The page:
IBM revamps Xeon server design

IBM's new X3 Xeon server architecture promises 32-way servers, with a 'more affordable' four-way system kicking things off
Written by Rupert Goodwins, Contributor
IBM announced the eServer X3 architecture on Tuesday, the third major upgrade in its five-year Xeon server design programme. The company claims nearly 40 percent speed increase over existing products, and says that the first product in the family -- the four-way eServer xSeries 366 -- also introduces virtualisation and 64-bit features.

"We want to do for the four-way market what we did in the eight-way, getting to over 50 percent market share" Tikiri Wandaragula, senior server consultant at IBM, told ZDNet UK. "We've dispensed with off-chip cache, which brings the price down, and increased performance." He said that the xSeries 366 could also be run as a high availability virtual two-way system, an area IBM considers a sweet spot in the market. "We see a large proportion of these running as virtualised systems. The price makes the jump up from two-way servers much easer", he said.

The xSeries 366 relies on the virtualisation and 64-bit capabilities of its processors. IBM won't confirm the identity of these, but they are believed to be Intel's "Cranford" Xeon MP chips, the first multiprocessor-capable processors to include 64 bit support. These will be announced in the next ninety days, with March 29 looking the most likely date. The server also supports up to 64 GB of DDR2 Active Memory, Active PCI-X 2.0 and Serial SCSI, together with memory mirroring and component-level hardware diagnostics.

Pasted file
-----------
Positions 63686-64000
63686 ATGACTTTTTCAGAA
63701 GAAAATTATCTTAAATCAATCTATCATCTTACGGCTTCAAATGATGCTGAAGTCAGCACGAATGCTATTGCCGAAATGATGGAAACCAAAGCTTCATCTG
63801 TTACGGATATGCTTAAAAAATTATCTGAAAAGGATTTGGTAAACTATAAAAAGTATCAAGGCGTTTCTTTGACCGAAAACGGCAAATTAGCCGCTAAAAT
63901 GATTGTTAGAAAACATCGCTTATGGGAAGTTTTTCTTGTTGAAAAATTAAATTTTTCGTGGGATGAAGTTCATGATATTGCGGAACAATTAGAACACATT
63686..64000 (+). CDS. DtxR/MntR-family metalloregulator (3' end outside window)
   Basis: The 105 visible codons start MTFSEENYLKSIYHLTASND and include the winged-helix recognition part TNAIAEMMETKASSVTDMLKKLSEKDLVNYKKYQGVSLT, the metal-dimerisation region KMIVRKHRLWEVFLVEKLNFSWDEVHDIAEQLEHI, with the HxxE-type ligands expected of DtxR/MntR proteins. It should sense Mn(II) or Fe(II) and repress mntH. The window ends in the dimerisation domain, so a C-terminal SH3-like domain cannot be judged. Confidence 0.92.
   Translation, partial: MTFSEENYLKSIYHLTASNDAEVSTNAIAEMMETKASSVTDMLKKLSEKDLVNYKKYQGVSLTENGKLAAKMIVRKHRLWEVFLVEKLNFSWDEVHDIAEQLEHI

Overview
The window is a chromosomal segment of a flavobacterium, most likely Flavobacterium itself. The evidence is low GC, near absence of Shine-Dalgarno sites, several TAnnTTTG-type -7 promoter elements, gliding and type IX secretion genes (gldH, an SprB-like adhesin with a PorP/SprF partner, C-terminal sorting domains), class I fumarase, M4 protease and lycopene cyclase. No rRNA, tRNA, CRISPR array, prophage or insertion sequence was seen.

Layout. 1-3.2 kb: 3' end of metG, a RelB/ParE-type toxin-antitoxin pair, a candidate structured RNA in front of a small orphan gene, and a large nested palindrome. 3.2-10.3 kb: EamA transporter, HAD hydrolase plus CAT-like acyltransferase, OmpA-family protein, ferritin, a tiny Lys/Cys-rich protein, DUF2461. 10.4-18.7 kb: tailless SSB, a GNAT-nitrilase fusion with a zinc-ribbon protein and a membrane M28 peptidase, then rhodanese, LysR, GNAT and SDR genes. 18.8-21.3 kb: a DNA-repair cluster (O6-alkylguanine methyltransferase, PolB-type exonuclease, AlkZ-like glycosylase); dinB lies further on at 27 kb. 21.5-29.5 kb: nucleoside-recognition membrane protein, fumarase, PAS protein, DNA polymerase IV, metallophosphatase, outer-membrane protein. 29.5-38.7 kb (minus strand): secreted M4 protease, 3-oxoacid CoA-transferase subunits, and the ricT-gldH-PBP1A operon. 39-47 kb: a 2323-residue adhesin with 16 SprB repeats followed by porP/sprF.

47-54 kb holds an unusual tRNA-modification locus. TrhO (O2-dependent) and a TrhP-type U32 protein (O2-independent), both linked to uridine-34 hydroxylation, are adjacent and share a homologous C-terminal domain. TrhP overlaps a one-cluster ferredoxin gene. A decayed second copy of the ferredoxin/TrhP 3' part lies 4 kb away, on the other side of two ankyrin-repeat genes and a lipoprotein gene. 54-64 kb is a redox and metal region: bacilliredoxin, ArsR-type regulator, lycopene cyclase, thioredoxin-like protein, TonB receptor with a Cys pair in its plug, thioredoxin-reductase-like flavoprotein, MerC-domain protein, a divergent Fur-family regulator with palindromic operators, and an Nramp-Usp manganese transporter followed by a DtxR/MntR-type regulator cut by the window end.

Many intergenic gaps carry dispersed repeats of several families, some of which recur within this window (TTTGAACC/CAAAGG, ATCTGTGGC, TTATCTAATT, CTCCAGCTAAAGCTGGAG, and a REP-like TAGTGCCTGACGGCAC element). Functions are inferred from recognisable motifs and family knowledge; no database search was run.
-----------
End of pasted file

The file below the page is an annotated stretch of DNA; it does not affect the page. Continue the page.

At the heart of the system is Hurricane, the first X3 chipset. This has shrunk to two chips from three in the previous Summit-II architecture, while improving processor-to-memory latency and implementing three 6.4 Gbps scalability ports for connecting to other multiway systems. The architecture can support up to 32 processor sockets, and is ready for multicore.

The biggest reduction in cost in the system, according to IBM, is the removal of the off-chip L4 cache. Instead, Hurricane combines a smaller on-chip DRAM cache with parts of the main memory configured as virtual caches. In multi-Hurricane systems, the chips share snoop signals to ensure cache validity.

There are no plans to implement the new features on non-Xeon platforms. "We took some of the ideas from the Power server architectures", said Wandaragula, "but we have no plans at this point in time to extend them to Opteron or Itanium systems". He also said that the servers would include no DRM or trusted platform features.

European prices have not been announced but will be available when the processor details are unveiled. US guide prices start at $6,999, and availability of the systems will be within 90 days. IBM said that this will coincide with new 64-bit operating system products from Microsoft, Red Hat and Novell.

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